Scientists working with the World Health Organization (WHO) have undertaken the largest-scale study of the worldwide state of infection prevention in clinics and hospitals.
In a unprecedent, cross-national survey, the WHO sought to understand the global reality of infection prevention in healthcare. This ambitious study included 4,440 participating facilities in over 80 countries. Hand hygiene was a key component of this.
The team of researchers led by Sara Tomczyk from the Robert Koch Institute in Berlin and Anthony Twyman from the WHO’s Infection Prevention Department investigated the extent to which the participating hospitals implement infection prevention. The renowned journal The Lancet Infectious Diseases published the results in its February 2022 issue.
The good news at the outset is that when all 4,440 facilities are considered, implementation is generally at an advanced level (with a median score of 605 out of 800).
However, on closer inspection, there are strong differences between the so-called low-income countries with lower infection control standards compared to the countries classified as high-income.
The building blocks of infection prevention
In tackling a topic with such a daunting scope, how did the study authors collect their findings? In order to obtain as detailed a picture as possible of hand hygiene and other factors, the scientists divided an extensive questionnaire into eight topic blocks relating to infection prevention. A maximum of 100 points were available in each section, resulting in a total score of 800. The topic blocks were:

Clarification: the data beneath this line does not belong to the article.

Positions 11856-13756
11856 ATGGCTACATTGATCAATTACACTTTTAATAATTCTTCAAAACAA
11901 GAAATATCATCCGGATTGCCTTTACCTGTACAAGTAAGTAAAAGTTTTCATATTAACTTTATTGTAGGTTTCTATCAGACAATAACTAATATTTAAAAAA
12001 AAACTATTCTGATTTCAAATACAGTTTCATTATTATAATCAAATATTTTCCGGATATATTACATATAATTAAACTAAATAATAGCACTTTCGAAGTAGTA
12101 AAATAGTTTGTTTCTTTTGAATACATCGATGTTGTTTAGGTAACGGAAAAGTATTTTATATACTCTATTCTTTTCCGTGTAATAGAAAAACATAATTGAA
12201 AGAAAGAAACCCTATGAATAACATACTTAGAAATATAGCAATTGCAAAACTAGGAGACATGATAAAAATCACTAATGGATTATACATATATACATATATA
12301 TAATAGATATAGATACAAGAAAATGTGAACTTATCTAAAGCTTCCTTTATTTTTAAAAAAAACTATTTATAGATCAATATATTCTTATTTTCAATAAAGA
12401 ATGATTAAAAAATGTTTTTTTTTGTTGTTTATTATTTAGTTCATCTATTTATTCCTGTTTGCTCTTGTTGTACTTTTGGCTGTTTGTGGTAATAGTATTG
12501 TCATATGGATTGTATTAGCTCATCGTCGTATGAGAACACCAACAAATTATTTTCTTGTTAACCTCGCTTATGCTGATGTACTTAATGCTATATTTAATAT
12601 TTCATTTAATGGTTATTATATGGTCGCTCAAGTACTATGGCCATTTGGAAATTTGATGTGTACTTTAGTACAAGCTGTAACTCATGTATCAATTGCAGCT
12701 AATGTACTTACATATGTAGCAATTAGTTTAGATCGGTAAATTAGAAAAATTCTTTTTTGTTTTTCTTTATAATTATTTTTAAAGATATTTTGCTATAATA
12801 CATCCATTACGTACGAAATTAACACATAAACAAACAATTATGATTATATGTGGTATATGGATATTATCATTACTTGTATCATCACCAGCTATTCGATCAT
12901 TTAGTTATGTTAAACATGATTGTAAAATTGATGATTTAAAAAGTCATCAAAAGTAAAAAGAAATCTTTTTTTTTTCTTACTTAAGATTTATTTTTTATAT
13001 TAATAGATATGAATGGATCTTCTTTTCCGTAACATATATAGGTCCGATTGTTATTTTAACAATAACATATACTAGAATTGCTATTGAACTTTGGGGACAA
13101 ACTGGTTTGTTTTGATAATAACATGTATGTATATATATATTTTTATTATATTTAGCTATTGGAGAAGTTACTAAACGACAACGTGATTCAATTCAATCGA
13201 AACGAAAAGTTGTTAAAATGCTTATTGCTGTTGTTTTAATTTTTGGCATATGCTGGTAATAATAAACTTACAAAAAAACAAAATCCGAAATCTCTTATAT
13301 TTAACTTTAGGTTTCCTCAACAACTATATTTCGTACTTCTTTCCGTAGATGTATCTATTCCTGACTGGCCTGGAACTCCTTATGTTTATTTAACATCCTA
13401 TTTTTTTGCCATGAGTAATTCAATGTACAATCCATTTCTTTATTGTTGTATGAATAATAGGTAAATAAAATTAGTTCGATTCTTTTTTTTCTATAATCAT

- Infection prevention control (IPC) programme
- IPC guidelines
- IPC education
- surveillance of nosocomial infections
- multimodal strategies
- monitoring, audit and feedback
- workload, staffing, and bed occupancy
- built environment
In the third block, “IPC education” health care facilities could earn points, for example, if they conducted regular hand hygiene training sessions in the various departments and evaluated them. The sixth topic included the extent to which hygiene behaviour is measured and reported back to the hospital staff. This point in particular shows a high discrepancy between the low-income countries and the rest of the nations that participated in the WHO survey.
Incidentally, the complete questionnaire, entitled “The Infection Prevention and Control (IPC) Assessment Framework (IPCAF),” can be accessed free of charge on the World Health Organization website.
Where is there still room for improvement?
Education and workload, staffing and bed occupancy scored comparatively poorly in the global survey. These two core components for infection prevention achieved a weighted median score of 70 points.
Another key finding identified by the international research team is that only 15.2 percent of healthcare facilities surveyed met the WHO’s minimum requirements in all eight categories. In this area, there also exists a serious discrepancy between high-income nations and the post-colonial South.
The authors ultimately conclude their study by saying “that the challenges in the rise of antibiotic-resistant bacteria and the incidence of nosocomial infections must be addressed through further advances in infection prevention.”
 Tomczyk, Sara & Twyman, Anthony & Kraker, Marlieke & Rehse, Ana & Tartari, Ermira & Toledo, João & Cassini, Alessandro & Pittet, Didier & Allegranzi, Benedetta. (2022). The first WHO global survey on infection prevention and control in health-care facilities. The Lancet Infectious Diseases. 10.1016/S1473-3099(21)00809-4.